Characteristics of the Player
The fundamentals of the game of soccer are techniques. Our players will all be technically sound. Specifically, our players will be comfortable with the ball under pressure from an opponent. They will be competent in beating a player one versus one if the game calls for it. They will be able to spend most of their energies managing the game, as opposed to spending energy managing the ball.
Our player will see the game as a puzzle or a problem that needs to be solved. They can take into account the opponent, their own proficiencies and deficiencies, the weather and field conditions, the style of refereeing, the score, the time, the result needed, etc. to make good decisions on the fly and without coach intervention.
Making the joy of soccer intrinsic for our players will solve 99% of our problems. What makes a player pick up a ball when nobody is looking and work out in the backyard? What makes a player spend time trying to get as soccer fit as possible? What makes a player skip a school dance or a weekend pool party for a soccer event without a single regret? What makes a player watch soccer on TV instead of Texting their friends? Easy, they love the game! They find the game interesting and challenging. They do all of the above mentioned things, not because their coach told them to, but because they choose to do so. If they make the sacrifices and put in the time and effort to be a better player their expectations instantly elevate. This is also known as competitiveness. We want our kids to be more competitive, raise their expectations by getting them to love the game!
Throughout a players development there should be a sound distribution of the type of training that the players are receiving on both the Technical and Tactical Pillars. The Physical and Mental pillars are constantly being challenged during training and development. Below is a table showing the guidelines for a percent of focus that a coach should focus on improving during team training.
The biggest area of focus needs to be on the technical side of development. Our goal is to make the player technically competent under pressure from an opponent, so that they can spend their time managing the challenges in the game, not the challenges of the ball. Once a player stops worrying about controlling a ball they can begin to think about solutions to the problems the game presents. The sooner we get our players solving their own problems without the coach the better we will be. Encourage one versus one attacking all the time. Approximately 33% of your training sessions should have a topic of one versus one.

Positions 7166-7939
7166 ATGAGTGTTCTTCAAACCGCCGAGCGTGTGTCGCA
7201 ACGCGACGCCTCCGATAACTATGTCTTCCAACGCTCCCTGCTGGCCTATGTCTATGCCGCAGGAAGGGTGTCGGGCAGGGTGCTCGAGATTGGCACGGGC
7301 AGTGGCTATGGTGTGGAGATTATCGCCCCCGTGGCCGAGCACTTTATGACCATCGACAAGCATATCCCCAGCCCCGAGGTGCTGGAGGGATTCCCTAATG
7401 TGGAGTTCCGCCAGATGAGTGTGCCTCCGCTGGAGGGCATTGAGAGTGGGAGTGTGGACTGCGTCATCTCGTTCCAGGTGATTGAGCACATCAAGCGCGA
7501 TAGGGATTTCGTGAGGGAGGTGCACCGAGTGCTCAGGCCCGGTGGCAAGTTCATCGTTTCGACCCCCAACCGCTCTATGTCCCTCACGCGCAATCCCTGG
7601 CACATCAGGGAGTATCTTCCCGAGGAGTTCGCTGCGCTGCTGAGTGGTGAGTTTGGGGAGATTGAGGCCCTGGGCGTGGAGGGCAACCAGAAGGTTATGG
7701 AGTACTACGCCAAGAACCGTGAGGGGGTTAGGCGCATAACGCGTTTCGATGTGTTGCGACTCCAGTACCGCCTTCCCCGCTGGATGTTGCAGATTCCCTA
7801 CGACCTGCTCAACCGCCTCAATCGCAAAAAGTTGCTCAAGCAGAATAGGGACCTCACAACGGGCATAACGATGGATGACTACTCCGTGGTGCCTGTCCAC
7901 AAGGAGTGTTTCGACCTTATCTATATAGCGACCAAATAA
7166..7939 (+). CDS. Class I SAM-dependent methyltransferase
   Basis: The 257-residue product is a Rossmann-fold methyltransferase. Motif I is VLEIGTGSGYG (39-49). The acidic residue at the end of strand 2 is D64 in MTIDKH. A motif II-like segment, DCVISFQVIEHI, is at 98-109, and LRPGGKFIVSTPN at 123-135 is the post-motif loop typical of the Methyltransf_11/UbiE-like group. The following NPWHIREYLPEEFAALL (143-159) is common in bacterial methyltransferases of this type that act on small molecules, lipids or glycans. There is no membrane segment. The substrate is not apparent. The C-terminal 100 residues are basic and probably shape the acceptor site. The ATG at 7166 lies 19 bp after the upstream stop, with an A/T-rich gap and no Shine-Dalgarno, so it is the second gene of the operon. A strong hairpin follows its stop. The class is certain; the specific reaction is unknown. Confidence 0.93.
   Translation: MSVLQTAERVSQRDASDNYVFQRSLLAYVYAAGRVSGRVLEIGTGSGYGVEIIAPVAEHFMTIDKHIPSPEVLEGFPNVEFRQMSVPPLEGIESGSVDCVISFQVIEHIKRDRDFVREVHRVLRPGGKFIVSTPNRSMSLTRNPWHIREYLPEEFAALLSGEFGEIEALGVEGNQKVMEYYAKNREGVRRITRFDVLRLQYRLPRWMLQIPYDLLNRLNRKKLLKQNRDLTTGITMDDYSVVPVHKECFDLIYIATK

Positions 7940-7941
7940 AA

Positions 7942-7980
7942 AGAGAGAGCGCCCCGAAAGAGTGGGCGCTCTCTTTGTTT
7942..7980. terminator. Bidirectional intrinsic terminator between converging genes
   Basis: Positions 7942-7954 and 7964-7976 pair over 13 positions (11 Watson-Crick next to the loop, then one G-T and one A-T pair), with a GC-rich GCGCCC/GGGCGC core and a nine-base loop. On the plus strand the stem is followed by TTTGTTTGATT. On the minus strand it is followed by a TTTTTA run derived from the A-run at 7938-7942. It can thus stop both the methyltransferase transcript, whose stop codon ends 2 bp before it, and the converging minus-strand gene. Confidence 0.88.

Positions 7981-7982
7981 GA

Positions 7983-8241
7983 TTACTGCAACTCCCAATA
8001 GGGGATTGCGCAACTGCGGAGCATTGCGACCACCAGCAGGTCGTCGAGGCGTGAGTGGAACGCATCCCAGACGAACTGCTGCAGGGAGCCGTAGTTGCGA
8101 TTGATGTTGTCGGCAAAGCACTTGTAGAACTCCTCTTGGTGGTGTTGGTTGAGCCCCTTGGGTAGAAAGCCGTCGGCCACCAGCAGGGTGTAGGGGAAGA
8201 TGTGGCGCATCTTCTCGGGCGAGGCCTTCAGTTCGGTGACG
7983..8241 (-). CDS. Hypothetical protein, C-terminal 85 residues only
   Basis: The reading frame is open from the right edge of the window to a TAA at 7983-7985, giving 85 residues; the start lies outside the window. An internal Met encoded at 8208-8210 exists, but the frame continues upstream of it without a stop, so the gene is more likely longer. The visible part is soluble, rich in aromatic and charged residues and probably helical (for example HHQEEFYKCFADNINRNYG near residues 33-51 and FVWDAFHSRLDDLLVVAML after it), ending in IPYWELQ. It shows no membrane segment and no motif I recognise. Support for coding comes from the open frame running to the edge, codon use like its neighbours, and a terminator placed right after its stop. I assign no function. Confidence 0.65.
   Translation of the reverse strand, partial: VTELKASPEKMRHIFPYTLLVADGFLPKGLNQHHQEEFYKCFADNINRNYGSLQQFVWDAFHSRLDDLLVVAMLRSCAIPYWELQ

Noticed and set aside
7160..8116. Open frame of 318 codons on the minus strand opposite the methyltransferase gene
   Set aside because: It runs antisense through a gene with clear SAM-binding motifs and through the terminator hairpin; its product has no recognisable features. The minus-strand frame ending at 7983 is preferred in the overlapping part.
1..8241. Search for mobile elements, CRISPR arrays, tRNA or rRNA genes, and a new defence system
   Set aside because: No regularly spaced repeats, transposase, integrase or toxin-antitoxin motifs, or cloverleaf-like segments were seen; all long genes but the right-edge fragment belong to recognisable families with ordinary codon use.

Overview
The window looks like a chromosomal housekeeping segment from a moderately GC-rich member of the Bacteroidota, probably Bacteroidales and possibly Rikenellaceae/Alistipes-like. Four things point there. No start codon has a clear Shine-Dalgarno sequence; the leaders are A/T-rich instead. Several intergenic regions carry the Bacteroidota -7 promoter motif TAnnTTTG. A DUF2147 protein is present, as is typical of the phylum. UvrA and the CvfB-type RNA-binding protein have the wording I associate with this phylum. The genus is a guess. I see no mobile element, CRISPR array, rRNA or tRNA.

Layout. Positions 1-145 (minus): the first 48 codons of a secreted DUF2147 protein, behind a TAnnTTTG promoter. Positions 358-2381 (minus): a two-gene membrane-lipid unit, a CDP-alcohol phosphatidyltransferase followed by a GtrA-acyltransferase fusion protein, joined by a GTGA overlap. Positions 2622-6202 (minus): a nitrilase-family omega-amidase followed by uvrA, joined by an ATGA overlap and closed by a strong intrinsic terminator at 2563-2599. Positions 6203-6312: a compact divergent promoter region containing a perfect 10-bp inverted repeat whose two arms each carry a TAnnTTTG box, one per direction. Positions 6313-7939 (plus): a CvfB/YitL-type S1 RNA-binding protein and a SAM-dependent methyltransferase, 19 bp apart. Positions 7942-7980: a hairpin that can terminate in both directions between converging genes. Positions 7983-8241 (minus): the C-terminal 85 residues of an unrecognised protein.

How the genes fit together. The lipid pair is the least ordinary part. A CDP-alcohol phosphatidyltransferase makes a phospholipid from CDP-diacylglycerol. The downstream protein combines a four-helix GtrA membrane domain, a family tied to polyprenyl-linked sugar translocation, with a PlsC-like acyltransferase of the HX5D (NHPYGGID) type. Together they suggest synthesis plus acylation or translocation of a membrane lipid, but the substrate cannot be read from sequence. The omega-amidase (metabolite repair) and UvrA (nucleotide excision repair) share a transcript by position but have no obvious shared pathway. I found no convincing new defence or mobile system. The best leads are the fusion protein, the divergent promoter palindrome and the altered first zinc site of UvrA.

The training topics at this age need to be very small in scope and depth. For example, if you are working on one versus one dribbling make sure you might have to focus on change in speed, instead of change in speed, change in direction, and deception. Depending on how much training your players have had previously, doing all of those topics within one versus one might be too much.
Don’t worry about creating ball hogs. This is a golden age of psychomotor development. Since the most gains can be seen in motor skill development that is the area we want to focus our teaching on.
Demand at all times that everyone plays with the correct intent. There is no “kicking” in soccer. You can dribble, pass, or shoot. A pass is a kick with a plan to get it to a specific teammate and a shot is a kick that has the intent on being a goal.
Attacking and defending shape should be limited to triangles and diamonds, width and depth. Introduce the ideas of each with the expectation that they will not fully grasp it by the end of the season.
Introduce them, but don’t worry about positional play, team play, or other larger group tactical concepts. Basic understanding that defenders play mostly behind midfielders, midfielders play in front of the defense and behind the forwards and the forwards play in front of the midfielders. Basic understanding of what wide means and which is the left side of the field are also important here.
1st, 2nd, and 3rd attacker and defender concepts can be introduced, but once again do not expect competency by the end of the year…that is for a later age group.
U12-U13 Player Guidelines
By this point in time you have a group of dribble happy, technically sound little soccer athletes. From a technical standpoint we are getting ready for puberty and the increase in individual strength. Coaches can begin to move to more passing, receiving, and finishing type techniques than dribbling. Longer range passing and shooting will now be possible as player grow both technically and physically.